Summer 2017: 5 beach getaway alternatives to #LaBoracay

Kara Santos

Posted at Apr 28 2017 07:54 AM | Updated as of Apr 28 2017 07:55 AM

MANILA -- Labor Day weekend is coming up and no doubt hordes of tourists will be heading to Boracay for the biggest summer beach event in the country.

But what if you're not the type of person who likes to party all night or get wasted on a beach? The Philippines is blessed with a lot of beautiful beaches for those looking for a more tranquil and secluded beach getaway.

If you’re willing to buy a ticket to Boracay, you can book a flight (or easily take the bus) to these destinations instead. Here are five alternative destinations with bucketlist-worthy beaches around the country.

Pagudpud, Ilocos Norte

Pagudpud, a coastal resort town in Ilocos Norte, has many beautiful resorts and beaches. This northernmost settlement on Luzon may be longer to get to than Boracay, but you’re sure to find a spot of beach that’s not crowded.

You can just enjoy the beach or try to learn how to surf in scenic spots like the Blue Lagoon, Maira-ira point and Saud Beach. The Blue Lagoon, in particular, has a powdery white sand coast and turquoise water minus the establishments crowding the shoreline. For a relaxing trip, book your stay at Kapuluan Vista Resort, an eco-friendly resort serves healthy and beautifully presented meals like kilawin, seafood sisig and dinakdakan, with herbs and vegetables picked daily from the resort’s garden.

How to get there: The fastest way to get there is to take a flight to Laoag City. By land, Pagudpud is about 90 minutes by bus from Laoag City. For those who don’t mind long land travel, several bus lines also serve the Manila-Laoag route, with travel time more than 10 hours.

Photo by Kara Santos

Potipot Island, Zambales

For those with limited time who want a beach getaway relatively near Manila by land, there’s the province of Zambales. Zambales is known for its surf spots and secluded coves like Anawangin and Nagsasa Cove, which have become popular for campers and weekend warriors.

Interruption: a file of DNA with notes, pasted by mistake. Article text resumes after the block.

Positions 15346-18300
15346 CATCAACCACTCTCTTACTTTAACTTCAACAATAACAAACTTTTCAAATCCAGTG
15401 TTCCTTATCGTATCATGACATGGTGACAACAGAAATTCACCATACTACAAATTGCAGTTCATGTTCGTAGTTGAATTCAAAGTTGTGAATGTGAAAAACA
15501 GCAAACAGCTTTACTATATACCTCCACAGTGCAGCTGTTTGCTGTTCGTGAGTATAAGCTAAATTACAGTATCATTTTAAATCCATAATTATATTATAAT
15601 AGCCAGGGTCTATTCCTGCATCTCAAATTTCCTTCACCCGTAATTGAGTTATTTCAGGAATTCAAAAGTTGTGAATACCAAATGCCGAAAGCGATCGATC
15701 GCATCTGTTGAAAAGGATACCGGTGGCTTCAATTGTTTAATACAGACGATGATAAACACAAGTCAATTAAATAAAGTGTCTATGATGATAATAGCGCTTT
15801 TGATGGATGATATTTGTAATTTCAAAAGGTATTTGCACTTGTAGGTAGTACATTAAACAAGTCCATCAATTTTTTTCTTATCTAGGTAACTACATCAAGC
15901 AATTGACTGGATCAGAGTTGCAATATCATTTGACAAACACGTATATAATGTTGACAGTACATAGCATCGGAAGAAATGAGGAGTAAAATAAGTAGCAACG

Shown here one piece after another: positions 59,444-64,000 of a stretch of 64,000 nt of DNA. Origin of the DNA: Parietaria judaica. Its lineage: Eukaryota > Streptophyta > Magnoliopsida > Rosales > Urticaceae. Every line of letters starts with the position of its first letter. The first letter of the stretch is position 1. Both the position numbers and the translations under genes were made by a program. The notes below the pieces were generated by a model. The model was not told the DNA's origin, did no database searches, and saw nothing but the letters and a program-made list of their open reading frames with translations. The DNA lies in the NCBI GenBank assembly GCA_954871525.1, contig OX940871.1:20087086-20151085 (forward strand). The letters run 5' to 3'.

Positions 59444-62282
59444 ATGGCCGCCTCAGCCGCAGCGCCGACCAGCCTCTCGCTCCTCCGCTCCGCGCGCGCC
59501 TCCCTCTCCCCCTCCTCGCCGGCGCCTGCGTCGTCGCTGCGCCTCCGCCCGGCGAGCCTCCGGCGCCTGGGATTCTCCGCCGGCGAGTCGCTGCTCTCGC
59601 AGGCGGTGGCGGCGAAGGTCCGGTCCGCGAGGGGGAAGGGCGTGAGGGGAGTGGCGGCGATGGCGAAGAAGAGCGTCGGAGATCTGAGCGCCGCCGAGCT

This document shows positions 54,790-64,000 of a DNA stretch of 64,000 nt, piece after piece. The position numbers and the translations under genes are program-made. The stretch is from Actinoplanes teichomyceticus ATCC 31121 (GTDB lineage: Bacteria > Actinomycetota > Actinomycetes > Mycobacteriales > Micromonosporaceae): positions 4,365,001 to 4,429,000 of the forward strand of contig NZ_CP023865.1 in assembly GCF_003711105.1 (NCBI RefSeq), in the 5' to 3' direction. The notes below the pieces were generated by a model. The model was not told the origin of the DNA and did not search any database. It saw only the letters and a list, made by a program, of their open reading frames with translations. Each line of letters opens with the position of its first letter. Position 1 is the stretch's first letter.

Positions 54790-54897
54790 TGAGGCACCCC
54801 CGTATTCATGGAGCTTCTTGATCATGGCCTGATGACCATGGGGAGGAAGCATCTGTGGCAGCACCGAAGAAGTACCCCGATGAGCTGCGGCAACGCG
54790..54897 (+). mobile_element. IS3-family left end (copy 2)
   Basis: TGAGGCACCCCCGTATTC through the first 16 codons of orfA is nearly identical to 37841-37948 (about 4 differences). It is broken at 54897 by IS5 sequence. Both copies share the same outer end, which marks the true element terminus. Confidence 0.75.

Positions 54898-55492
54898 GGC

A quieter but still accessible choice is Potipot Island, which has a beautiful white sand beach and plenty of trees providing shade. This beach-bumming paradise is a great place for family and friends to unwind. There are no hotels or inns on the island, but there are a few cottages and tents for rent. You can also bring your own tents for camping. Magalawa Island is another rising destination with a creamy white sand beach that offers a refreshing getaway.

How to get there: Drive (4 to 5 hours) or ride a bus (5 to 6 hours) bound for Iba or Sta. Cruz, Zambales. From the Luan Port, Magalawa is a short 5- to 10-minute boat ride away. For Potipot Island, the jump-off point for the boats are in the mainland shore of Uacon, Candelaria. The boat ride to Potipot also takes 5 to 10 minutes.

Photo by Kara Santos

Calaguas, Camarines Norte

For those based in Bicol (or are willing to take an overnight bus to get there), there are beaches accessible by land that you can visit during Labor Day weekend. But it’s the white sand beaches on the islands that are worth seeking out.